(ISNS) — Since its discovery in 2004, graphene — sheets of carbon an atom thick — has sparked a flurry of research into the nanomaterial’s potential applications for blazing fast, tiny electronics. Now, several research groups claim to have created analogous thin sheets of silicon called silicene, igniting a controversy over who won the race to synthesize this promising new material.
Scientists and engineers at the University of Wisconsin-Milwaukee (UWM) have discovered an entirely new carbon-based material that is synthesized from the “wonder kid” of the carbon family, graphene. The discovery, which the researchers are calling “graphene monoxide (GMO),” pushes carbon materials closer to ushering in next-generation electronics.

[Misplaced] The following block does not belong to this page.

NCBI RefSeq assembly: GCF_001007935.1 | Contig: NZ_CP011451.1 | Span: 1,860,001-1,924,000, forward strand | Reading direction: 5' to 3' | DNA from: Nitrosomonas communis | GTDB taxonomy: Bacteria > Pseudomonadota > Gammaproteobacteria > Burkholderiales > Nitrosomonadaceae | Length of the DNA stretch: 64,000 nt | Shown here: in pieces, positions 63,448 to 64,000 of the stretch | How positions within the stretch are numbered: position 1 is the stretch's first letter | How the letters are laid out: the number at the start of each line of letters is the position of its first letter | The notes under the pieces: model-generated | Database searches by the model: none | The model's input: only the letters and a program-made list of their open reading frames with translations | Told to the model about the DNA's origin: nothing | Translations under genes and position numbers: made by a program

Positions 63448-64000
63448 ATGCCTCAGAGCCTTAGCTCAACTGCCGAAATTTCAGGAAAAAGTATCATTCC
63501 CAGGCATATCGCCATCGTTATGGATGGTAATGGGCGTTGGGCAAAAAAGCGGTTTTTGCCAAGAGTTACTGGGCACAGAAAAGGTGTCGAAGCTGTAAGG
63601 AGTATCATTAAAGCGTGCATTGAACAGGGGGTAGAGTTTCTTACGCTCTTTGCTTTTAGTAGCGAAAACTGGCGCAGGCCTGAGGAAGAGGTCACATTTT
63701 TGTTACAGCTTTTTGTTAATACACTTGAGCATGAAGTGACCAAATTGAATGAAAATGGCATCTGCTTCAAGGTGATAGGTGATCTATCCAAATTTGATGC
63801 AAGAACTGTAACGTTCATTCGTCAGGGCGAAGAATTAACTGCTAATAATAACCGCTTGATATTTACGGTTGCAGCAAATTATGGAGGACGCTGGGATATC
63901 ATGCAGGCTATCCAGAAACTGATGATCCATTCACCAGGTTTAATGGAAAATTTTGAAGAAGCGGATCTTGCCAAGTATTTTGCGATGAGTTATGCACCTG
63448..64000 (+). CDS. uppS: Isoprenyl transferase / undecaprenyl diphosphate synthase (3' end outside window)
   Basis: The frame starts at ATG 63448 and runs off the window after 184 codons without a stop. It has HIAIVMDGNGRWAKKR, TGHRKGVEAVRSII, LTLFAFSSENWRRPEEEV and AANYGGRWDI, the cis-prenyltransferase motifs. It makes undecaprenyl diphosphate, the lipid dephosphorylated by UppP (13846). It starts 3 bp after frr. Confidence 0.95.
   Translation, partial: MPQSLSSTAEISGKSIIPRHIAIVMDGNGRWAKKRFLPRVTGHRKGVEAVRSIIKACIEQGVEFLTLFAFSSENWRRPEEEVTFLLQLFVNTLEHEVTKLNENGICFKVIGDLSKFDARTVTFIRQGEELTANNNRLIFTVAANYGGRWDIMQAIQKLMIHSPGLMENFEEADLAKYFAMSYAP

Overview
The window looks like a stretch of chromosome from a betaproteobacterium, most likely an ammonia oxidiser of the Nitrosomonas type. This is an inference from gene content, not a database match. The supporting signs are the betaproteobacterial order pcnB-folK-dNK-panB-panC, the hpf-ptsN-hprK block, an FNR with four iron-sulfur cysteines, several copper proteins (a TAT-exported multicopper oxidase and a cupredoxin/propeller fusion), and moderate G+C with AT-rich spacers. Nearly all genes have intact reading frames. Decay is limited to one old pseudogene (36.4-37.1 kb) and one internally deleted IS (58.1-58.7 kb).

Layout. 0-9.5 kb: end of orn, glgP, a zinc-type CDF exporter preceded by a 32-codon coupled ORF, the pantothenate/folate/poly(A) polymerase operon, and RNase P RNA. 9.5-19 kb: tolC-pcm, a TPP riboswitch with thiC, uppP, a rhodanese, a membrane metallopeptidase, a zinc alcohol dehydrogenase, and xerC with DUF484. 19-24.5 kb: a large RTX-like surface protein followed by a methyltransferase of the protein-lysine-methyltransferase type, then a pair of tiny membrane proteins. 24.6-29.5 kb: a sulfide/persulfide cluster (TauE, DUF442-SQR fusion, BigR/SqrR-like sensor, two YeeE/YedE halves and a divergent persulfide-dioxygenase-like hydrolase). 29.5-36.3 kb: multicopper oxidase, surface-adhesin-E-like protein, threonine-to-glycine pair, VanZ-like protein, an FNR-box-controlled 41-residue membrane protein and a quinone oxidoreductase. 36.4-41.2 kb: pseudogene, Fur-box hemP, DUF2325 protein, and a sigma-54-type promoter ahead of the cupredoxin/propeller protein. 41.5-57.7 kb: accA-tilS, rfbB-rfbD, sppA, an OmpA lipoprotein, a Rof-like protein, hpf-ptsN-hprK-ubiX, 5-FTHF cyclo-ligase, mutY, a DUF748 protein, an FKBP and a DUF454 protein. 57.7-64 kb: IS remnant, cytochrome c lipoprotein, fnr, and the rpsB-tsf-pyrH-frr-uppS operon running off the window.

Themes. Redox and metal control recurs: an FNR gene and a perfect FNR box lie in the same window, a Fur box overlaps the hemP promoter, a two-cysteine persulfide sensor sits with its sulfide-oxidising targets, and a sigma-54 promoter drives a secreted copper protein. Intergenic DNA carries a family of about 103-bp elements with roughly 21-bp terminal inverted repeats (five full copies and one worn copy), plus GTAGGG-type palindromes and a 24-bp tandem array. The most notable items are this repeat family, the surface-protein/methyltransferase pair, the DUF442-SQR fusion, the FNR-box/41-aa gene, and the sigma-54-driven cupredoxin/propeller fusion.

It may sound like the Canadian graphene research and production company has turned to religion but the latest pronouncement from Dr Gordon Chiu, Vice president and co-founder of Grafoid, is something much more applicable to the modern age of nanoscience than to any mystical teaching.
The problem with commercializing graphene that is synthesized onto metals over a wide area is that it can not be separated from the metal. However, a groundbreaking separation technology which is both cheap and environmentally friendly has been developed.
A North Carolina State University researcher has developed a more efficient, less expensive way of cooling electronic devices – particularly devices that generate a lot of heat, such as lasers and power devices.
The technique uses a “heat spreader” made of a copper-graphene composite, which is attached to the electronic device using an indium-graphene interface film.